Augustus will act as the primary domain controller of a domain I’m going to call spqr.com (but feel free to cook up your own domain name when the time comes). I’m going to assign it the IP address 192.168.8.250.
Both Tiberius and Caligula are built with slightly higher resource levels than Augustus, as follows:
- 3GB RAM each (ideally, at least 4GB per node, but 3GB will just about work)
- 30GB Virtual Hard Disks each
- 2 network interfaces configured Host-Only, per server
- 2 x CPU (or 2 threads), per server
Tiberius and Caligula will both be member servers of the spqr.com domain, and will look to Augustus for DNS resolution and time coordination. Tiberius will be assigned IP address 192.168.8.101; Caligula 192.168.8.102.
In a RAC, nodes are also assigned virtual IP addresses. In this case, tiberius-vip will be given 192.168.8.111 and caligula-vip 192.168.8.112.
Nodes also have to be able to connect via a private interconnect (hence the need for 2 network interfaces per server). In this case, tiberius-priv will be 10.0.0.101 and calilgula-priv will be 10.0.0.102.
From the above resource figures, it follows that a 2-node RAC built like this needs to run on a physical machine using at least a quad-core CPU and with at least 130GB of free hard disk space and 8GB RAM -if you don’t mind your phyisical machine running with just 1GB RAM for itself. For comfortable results, you really need 16GB physical RAM, from which you can make your minimalist 7GB virtual allocations with plenty to spare. If you’re doing it on a 16GB physical machine, though, I would strongly recommending bumping virtual memory allocations up to 4GB per virtual machine: you’ll suppress all installation ‘resource low’ warning messages if you do, which makes for a less stressful installation process!
I might mention that I’ve done a 2-node 12c RAC on Windows VMs which were allocated just 2GB RAM each. I got lots of warnings about ‘you have insufficient memory and we might start having to swap to disk’, but it did work (slowly!). If you are stuck with a laptop configured with just 8GB RAM, for example, this 2-node RAC is do-able and it ends up performing OK. But it is skating on thin ice.
4.0 Virtual Networks
Before you start building any virtual machines, you first need to make sure that your virtualization software is configured to handle host-only networking correctly. In particular, you want to make sure that it will use the 192.168.8.x subnet for host-only connections (if you’re going to use the same IP address assignments as me, of course), and that it won’t try and allocate IP addresses via DHCP on that subnet.
In VMware Workstation, you’d do that by clicking the Edit → Virtual Network Editor menu options, clicking the [Change Settings] button at the bottom of the screen that then appears and configuring it like so:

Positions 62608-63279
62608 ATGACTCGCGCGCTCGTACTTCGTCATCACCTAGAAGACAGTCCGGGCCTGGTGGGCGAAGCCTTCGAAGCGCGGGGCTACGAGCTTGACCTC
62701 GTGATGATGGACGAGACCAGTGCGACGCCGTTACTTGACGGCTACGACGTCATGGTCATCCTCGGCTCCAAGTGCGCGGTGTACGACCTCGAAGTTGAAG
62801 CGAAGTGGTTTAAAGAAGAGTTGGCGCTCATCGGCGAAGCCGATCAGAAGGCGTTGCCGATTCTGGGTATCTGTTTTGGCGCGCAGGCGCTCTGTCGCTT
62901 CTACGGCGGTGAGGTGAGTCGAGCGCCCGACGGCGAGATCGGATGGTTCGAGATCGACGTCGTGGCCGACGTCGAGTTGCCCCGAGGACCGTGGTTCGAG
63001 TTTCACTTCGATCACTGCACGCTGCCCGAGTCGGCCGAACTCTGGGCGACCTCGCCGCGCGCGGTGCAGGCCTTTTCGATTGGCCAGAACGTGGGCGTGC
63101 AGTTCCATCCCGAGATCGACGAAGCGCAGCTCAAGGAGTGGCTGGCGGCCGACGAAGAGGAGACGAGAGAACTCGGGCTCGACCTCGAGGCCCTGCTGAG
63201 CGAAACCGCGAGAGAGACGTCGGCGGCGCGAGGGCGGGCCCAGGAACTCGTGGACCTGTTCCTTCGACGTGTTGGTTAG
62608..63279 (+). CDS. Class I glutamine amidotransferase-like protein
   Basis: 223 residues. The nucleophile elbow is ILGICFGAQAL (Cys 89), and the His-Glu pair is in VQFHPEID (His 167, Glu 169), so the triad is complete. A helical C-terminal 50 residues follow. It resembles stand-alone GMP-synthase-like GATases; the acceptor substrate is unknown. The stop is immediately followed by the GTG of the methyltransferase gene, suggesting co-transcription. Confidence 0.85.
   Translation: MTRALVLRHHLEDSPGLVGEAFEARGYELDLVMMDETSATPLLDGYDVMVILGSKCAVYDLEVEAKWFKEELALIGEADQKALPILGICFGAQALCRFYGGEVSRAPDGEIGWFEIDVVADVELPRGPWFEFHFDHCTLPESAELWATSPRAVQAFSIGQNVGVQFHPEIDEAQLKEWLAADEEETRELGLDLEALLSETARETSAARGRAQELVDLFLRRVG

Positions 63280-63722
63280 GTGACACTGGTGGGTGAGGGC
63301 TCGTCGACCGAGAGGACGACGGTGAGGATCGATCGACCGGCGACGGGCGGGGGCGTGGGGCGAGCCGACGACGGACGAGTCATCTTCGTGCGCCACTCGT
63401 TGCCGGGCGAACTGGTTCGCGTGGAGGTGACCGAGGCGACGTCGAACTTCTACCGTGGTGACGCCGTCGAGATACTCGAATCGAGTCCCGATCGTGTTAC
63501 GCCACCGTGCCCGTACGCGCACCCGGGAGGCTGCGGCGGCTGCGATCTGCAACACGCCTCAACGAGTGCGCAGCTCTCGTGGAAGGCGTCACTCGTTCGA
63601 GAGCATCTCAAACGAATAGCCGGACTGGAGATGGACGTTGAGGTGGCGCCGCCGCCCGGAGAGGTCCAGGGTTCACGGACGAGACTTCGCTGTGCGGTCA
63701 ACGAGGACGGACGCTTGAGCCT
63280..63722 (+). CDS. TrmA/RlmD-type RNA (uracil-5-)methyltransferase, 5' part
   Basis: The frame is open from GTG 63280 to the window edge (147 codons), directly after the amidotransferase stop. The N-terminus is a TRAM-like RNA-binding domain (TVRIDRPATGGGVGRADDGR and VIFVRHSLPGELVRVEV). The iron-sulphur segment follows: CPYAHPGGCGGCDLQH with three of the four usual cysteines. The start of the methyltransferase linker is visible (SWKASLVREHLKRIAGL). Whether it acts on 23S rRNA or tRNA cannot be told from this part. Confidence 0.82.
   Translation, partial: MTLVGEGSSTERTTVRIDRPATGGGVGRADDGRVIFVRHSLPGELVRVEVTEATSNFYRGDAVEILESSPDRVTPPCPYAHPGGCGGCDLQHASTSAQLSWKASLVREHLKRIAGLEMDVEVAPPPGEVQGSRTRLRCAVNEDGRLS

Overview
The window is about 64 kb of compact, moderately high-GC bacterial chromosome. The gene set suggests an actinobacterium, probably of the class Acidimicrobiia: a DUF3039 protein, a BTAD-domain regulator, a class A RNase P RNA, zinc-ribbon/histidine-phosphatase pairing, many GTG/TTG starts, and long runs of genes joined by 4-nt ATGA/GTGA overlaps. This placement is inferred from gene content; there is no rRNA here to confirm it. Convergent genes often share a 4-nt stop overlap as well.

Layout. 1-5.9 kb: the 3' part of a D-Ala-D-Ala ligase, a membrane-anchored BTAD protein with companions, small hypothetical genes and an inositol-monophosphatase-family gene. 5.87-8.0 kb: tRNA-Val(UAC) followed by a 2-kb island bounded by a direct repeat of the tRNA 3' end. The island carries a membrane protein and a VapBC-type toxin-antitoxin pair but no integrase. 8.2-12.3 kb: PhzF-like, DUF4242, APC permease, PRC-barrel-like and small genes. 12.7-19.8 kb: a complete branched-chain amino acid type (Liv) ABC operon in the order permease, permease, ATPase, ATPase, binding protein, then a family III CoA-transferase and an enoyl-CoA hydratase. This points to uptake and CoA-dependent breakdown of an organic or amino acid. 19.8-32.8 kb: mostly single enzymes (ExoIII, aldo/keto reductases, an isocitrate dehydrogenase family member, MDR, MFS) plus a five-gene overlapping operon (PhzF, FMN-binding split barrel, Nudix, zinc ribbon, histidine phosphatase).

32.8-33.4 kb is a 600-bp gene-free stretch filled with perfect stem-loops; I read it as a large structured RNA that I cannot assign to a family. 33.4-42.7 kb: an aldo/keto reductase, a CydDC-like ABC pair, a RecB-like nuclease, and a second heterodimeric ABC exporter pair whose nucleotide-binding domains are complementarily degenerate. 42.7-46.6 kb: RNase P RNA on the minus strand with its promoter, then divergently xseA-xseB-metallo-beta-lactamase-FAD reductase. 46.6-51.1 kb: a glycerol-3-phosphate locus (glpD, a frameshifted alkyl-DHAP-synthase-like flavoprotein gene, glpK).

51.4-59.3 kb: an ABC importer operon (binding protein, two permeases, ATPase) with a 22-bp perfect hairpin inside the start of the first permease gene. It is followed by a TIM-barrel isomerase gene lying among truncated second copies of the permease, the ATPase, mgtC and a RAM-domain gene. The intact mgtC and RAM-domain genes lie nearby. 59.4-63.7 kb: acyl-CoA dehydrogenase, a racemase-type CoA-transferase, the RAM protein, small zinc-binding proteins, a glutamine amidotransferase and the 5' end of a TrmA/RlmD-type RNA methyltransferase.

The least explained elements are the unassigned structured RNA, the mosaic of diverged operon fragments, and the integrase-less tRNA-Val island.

I’ve selected the Host-only interface at the top of the screen (usually identified as VMnet1) and in the very bottom of the screen, I’ve told it to be given IP addresses in the 192.168.8.0 subnet, masked 255.255.255.0. I’ve also unchecked the option to ‘use local DHCP service’ on that interface. Note that in VMware, we configure our interfaces in this tool to end with a ‘.0’ -you’re describing a general subnet, not specifying a particular IP address.
In VirtualBox, you do the same thing by clicking File → Preferences on the VirtualBox Manager’s main screen, then selecting the Network option. Click the Host-only Networks tab. Add a new host-only network if necessary by clicking the button marked with a green ‘+’. You’ll be prompted to elevate your privileges by the User Account Control: agree to do that. Then click the little ‘screwdriver’ icon to configure your interface:
Here again I’m making sure the host-only adapter is operating in the 192.168.8.x subnet -but in VirtualBox you actually have to end that assignment with a .1, not a .0, because you’re actually assigning a specific IP address to this interface on your physical machine. Click on the DHCP Server tab after that to make sure the ‘Enable Server’ checkbox is switched off.
With that done, you now need to create an entirely new network interface -which will also be host-only- but will this time take an IP address in the 10.0.0.x range. Here’s me doing that in VMware’s Virtual Network Editor:
I’ve acquired Administrator access to this configuration screen as before, clicked the [Add Network…] button and then chosen a ‘network name’ for the new ‘network card’ -in my case, VMnet2. I’ve then highlighted that new interface and filled in the lower part of the screen: it’s host-only, there’s no DHCP service and its subnet is 10.0.0.0, subnetmask 255.255.255.0.